Author: Shreeya Nanda
medwireNews: People with cancer receiving immune checkpoint inhibitors (ICIs) have a significantly higher risk for major adverse cardiovascular events (MACE) than their unexposed counterparts or the general population, indicate real-world findings.
“Cardiovascular events during and after ICI treatment are more common than currently appreciated,” based on clinical trial data, and the risk is especially pronounced for those with a history of cardiovascular disease, say Dorien Laenens (University Hospitals Leuven, Belgium) and team in the Journal of Clinical Oncology.
The study included data on 672 patients who received ICI treatment at University Hospitals Leuven between June 2010 and January 2020. The mean age of the participants was 64.8 years and just under two-thirds (64.7%) were men. The most common tumor type in the cohort was non-small-cell lung cancer, in 40.9%, followed by malignant melanoma (31.9%) and renal cell carcinoma (20.2%).
Over a median follow-up of 13 months, the composite endpoint of MACE – which included fatal and nonfatal acute coronary syndrome, heart failure, and stroke or transient ischemic attack – occurred in 10.3% of the cohort.
The researchers highlight that although the overall mortality rate in the cohort was high, at 54.9%, the rate of cardiovascular mortality was low, at 1.9%.
They also investigated risk factors for MACE, finding that age, history of heart failure, and history of valvular heart disease were significantly associated with an elevated risk in a multivariable analysis, with hazard ratios (HRs) of 1.03, 2.27, and 3.01, respectively.
The team then matched 421 of the ICI-treated patients by age (within 5 years), sex, history of cardiovascular disease, and cancer type (where relevant) to 396 cancer patients not treated with ICIs and 399 cancer-free individuals from the population-based FLEMENGHO study.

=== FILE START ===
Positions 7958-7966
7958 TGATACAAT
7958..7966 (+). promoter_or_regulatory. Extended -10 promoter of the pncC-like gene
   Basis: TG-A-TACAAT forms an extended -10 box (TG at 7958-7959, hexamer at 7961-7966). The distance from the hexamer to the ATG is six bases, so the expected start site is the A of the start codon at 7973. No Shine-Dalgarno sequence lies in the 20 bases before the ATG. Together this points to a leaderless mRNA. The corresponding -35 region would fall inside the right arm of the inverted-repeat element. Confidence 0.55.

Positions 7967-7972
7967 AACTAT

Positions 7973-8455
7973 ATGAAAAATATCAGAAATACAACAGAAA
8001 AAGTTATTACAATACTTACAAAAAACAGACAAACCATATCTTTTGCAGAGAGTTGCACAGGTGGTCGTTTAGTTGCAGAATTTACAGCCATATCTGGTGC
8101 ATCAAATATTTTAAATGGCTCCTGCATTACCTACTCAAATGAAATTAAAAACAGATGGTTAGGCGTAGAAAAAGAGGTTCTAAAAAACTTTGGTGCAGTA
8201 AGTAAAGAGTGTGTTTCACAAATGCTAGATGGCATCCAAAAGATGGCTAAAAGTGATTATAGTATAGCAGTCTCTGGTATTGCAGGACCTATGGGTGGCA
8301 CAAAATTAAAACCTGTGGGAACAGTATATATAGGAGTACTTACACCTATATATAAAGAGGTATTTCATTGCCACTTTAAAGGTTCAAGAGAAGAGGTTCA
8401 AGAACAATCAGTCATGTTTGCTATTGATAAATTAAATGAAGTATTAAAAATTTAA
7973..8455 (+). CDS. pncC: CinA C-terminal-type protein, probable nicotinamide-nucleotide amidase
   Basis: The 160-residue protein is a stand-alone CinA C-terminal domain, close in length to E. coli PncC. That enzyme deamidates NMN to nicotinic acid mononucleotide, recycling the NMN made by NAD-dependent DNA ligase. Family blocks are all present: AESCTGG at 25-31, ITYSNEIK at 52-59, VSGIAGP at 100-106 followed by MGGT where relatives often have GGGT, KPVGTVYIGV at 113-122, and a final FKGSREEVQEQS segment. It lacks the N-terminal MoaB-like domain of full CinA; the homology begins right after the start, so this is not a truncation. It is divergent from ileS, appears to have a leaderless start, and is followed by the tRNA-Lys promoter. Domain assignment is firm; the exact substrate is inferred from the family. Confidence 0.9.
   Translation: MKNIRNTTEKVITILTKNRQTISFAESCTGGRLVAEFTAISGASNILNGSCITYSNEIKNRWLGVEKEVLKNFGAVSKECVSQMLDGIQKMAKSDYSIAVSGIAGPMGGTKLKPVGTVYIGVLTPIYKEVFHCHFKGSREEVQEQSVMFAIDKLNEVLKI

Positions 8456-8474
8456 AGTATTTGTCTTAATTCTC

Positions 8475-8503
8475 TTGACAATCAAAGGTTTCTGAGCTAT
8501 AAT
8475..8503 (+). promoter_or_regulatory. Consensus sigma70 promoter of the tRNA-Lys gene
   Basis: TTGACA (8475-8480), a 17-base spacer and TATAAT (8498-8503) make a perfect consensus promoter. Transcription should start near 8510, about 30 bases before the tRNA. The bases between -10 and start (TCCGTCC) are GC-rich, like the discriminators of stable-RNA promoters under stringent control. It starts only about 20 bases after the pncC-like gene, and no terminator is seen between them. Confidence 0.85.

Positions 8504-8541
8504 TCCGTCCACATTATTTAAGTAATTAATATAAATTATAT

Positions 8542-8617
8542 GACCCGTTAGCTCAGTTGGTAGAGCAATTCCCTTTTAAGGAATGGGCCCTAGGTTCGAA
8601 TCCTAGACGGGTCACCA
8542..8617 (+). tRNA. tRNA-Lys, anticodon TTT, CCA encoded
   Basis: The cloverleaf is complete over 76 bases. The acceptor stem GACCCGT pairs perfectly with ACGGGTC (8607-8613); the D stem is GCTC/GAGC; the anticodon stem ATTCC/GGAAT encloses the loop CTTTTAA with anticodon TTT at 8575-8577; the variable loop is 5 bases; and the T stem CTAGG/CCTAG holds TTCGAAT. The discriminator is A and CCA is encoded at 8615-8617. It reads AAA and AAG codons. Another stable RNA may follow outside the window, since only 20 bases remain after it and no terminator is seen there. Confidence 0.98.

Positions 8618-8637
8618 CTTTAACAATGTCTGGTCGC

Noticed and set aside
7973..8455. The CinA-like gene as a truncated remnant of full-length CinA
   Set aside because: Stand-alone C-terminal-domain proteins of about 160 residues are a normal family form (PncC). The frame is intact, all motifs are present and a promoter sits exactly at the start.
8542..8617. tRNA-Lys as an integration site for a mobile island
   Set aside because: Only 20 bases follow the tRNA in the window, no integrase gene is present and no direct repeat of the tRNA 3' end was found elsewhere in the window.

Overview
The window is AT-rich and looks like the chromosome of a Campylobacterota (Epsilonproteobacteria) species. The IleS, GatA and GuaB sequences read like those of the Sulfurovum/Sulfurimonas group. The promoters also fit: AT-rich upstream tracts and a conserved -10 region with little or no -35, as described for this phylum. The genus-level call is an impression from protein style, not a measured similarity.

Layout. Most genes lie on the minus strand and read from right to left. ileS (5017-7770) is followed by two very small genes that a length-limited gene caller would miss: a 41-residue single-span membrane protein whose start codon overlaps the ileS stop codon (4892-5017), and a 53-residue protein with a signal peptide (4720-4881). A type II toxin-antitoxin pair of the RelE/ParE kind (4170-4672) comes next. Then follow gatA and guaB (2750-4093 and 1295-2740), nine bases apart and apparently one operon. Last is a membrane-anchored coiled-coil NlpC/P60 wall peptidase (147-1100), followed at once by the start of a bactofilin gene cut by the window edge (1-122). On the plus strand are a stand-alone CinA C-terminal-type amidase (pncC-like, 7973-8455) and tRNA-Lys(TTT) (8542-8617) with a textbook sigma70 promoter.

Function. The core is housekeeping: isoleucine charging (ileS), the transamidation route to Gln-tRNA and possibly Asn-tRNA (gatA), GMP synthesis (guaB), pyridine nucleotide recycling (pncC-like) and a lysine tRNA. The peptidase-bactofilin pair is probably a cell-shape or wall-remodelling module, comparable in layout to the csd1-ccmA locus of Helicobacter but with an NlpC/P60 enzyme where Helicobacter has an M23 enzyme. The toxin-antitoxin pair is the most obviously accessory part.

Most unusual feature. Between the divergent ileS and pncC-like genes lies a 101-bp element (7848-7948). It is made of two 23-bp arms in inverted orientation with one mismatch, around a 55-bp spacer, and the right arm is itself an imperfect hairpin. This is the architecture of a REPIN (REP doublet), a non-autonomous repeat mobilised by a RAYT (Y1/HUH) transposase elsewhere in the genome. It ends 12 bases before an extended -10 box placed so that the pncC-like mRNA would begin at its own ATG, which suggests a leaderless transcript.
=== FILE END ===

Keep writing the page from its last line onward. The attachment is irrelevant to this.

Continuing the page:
The risk for MACE was a significant 39% lower among patients who were not exposed to ICIs than those who were, a reduction that was primarily driven by a 45% lower, albeit nonsignificant, risk for heart failure in the non-ICI group, report Laenens et al.
“This suggests a harmful effect of ICI treatment besides the underlying risk profile,” they say, adding that “[a] larger study sample might have exposed a statistical difference.”
The MACE risk was also reduced among the cancer-free controls versus ICI users, by a significant 76%.
In conclusion, Laenens and colleagues say that “[a] routine thorough cardiovascular history, [electrocardiogram], and echocardiography might identify patients who need a regular cardiovascular follow-up during and after ICI treatment.”
And they add: “However, it remains unknown if treating modifiable risk factors and cardiovascular disease before starting ICI will reduce the incidence of adverse cardiovascular events.”
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